Now at Manhattan Theatre Club’s Stage I in the basement of the New York City Center the air conditioning is cranked way up and a screwball comedy by the name of The Explorers Club by Nell Benjamin is running wild. Directed by Marc Bruni with an eye towards finding every possible laugh imaginable, the play depicts a 19th Century British men’s club for explorers. Lucius Fretway, played by the Hugh Grant-ish Lorenzo Pisoni, wants to introduce a woman explorer into the club. Fretway has a crush on the the woman, Phyllida (Jennifer Westfeldt), but she is also a great candidate, for she has brought back a native she has named Luigi (Carson Elrod), painted warrior blue and trained to bow when he meets the Queen. Another explorer, Harry Percy (David Furr), who has discovered the East Pole, is after her affections by way of his hyper-masculinity. A pair of professors, one who likes snakes and the other rodents (Brian Avers and Steven Boyer) are delightfully daffy and a clergyman, Professor Sloan (John McMartin), isn’t going to put up with a woman in the club. The mix generates plenty of witty lines: lampooning male chauvinism, religion, British colonialism and science as well as enough physical comedy to make the Marx Brothers proud. In fact, this play is the kind of set up that might have made a fine Marx Brothers Broadway outing back in the 1920s.
One new plot element after another builds the comedy to ridiculous heights as Luigi slaps the Queen (his native way of saying hello) and war is declared on his homeland for which Phyllida has the only map. To save Luigi from this misunderstanding of motive, the gang disguises him as their bartender, Roger. When Sir Bernard Humphries (Max Baker) arrives on behalf of the Queen to secure the map and arrest Luigi, comedy mayhem ensues. The gags are plenty, the energy relentless and this frothy libation goes down well.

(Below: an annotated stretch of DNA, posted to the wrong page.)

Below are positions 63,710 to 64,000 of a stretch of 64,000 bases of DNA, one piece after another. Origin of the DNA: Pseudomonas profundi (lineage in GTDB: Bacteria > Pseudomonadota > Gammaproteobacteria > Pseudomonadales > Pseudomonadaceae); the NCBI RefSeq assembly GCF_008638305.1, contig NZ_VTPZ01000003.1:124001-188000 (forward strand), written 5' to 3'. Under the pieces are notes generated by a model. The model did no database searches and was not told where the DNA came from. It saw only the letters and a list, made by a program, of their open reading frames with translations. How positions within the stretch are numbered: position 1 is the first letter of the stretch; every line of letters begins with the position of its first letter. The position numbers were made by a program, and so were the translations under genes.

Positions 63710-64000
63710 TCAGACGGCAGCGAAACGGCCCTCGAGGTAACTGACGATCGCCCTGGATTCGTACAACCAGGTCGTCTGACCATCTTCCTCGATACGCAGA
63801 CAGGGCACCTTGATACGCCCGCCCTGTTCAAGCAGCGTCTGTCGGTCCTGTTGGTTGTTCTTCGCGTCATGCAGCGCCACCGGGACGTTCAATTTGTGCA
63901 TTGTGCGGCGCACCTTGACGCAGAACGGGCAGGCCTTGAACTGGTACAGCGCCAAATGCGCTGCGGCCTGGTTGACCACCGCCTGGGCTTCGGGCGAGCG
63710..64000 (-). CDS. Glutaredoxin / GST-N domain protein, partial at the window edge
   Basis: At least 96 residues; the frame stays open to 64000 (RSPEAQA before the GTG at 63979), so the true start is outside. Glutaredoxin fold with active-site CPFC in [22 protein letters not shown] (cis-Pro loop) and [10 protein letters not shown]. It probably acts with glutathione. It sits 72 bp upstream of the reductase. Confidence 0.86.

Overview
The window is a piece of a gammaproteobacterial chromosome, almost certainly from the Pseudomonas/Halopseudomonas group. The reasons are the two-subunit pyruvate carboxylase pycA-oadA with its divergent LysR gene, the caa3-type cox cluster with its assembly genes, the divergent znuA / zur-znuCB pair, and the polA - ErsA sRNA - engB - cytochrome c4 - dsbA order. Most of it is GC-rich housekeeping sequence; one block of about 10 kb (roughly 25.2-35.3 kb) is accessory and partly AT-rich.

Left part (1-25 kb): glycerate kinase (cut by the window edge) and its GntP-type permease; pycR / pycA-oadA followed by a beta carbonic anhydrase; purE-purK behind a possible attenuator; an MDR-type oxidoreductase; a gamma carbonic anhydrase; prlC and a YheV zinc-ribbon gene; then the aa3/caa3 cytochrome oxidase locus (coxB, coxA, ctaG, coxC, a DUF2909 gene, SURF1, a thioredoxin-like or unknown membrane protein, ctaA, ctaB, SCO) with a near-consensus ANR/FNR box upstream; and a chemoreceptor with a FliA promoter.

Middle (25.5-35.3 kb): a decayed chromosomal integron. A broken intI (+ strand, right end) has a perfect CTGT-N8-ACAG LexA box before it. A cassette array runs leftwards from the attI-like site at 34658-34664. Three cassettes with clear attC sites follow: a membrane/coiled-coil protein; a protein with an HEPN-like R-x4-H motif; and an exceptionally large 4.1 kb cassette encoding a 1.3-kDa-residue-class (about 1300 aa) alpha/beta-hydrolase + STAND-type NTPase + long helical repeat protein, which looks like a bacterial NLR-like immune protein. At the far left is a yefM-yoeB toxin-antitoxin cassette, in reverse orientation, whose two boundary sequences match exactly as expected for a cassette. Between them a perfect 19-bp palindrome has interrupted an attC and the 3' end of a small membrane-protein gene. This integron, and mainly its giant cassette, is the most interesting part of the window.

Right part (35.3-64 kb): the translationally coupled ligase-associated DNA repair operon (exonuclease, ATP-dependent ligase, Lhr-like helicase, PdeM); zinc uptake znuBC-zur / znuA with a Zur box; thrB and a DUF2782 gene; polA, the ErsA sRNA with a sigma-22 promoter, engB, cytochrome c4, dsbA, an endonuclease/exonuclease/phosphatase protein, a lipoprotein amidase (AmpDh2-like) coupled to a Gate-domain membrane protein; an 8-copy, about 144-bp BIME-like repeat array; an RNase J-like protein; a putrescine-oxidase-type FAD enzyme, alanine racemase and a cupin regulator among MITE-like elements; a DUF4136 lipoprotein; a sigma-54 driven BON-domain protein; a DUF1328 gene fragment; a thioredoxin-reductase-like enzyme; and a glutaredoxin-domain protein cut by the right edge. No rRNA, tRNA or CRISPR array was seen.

Donyale Werle has designed a set of a men’s club in great detail. These places still exist, even in New York where the Harvard Club or the Player’s Club still function as they have for a century. The dark wood, the floor to ceiling bookshelves, the framed portraits, the taxidermy and most importantly the bar are all meticulously detailed. It is worth a walk up to the stage apron for a closer examination of all the work that’s been done to fully appreciated the artistry. Riding on top of the sumptuous setting is Anita Yavich’s costumes, which so richly complete the period picture and work within the over all design concept like a museum oil painting.
This comedy is perfect for a light summer night out at the theatre. Check out www.manhattantheatreclub.com for tickets and more information.